Schumpeter's conceptions of process and order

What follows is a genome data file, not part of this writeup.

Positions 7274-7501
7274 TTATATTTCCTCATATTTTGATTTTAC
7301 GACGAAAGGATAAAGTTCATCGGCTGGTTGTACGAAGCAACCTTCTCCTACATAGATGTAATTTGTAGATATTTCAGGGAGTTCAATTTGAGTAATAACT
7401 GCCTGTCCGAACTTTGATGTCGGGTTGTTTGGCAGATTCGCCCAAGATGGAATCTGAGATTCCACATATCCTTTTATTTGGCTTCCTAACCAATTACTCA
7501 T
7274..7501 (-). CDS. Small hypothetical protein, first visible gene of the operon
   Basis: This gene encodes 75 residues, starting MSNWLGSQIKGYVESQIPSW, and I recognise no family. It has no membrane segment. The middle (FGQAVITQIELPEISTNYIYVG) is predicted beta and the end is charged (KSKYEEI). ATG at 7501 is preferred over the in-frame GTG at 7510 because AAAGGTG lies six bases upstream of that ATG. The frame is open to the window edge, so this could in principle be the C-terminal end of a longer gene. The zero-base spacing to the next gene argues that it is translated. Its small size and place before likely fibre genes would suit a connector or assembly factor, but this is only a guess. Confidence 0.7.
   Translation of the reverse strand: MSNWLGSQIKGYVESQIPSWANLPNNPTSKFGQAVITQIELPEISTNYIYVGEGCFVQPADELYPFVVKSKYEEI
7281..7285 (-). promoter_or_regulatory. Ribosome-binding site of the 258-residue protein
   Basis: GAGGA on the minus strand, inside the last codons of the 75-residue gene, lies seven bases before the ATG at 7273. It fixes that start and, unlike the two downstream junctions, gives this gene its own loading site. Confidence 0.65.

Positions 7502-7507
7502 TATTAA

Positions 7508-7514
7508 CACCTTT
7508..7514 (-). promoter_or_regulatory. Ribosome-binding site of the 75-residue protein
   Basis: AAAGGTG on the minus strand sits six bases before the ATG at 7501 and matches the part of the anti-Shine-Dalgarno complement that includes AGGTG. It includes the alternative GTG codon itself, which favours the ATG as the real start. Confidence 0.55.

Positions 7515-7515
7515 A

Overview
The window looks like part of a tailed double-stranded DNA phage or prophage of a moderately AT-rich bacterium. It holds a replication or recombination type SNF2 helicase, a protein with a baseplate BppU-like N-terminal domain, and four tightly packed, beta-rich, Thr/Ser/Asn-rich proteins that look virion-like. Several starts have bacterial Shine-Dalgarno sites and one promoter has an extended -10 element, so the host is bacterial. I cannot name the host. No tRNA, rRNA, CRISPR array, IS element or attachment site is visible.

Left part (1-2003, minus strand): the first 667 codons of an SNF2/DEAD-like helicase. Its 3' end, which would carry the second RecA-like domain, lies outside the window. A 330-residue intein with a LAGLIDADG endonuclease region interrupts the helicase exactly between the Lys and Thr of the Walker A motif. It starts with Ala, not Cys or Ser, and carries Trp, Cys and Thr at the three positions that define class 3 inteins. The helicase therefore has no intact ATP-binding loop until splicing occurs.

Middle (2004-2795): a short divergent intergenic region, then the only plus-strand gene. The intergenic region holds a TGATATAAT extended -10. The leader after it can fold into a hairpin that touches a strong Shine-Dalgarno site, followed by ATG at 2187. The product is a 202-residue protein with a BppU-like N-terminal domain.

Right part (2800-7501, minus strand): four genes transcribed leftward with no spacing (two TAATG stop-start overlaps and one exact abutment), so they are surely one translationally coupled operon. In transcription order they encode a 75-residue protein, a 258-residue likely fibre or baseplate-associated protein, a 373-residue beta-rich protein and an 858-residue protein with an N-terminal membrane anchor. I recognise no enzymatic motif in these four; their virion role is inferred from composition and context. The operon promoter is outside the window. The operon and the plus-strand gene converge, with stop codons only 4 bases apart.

Abstract: This paper scrutinises Schumpeter’s conceptions of process and reproduced order. In order to facilitate a detailed understanding of his position, his work is examined from different angles, in three successive ‘approximations’. The coherence, or mismatch, of Schumpeter’s conceptions is subsequently discussed. The paper argues that Schumpeter’s essay on social classes provides an ontologically grounded theory of process which is also a theory of reproduced order; and that this theory does not fit well with Schumpeter’s alternative conception of order as equilibrium. His methodological commitment to an orthodox notion of order as equilibrium is shown to be the source of pervasive tensions in his writings, here classified as ‘retroductive problems’ and ‘spurious problems’.
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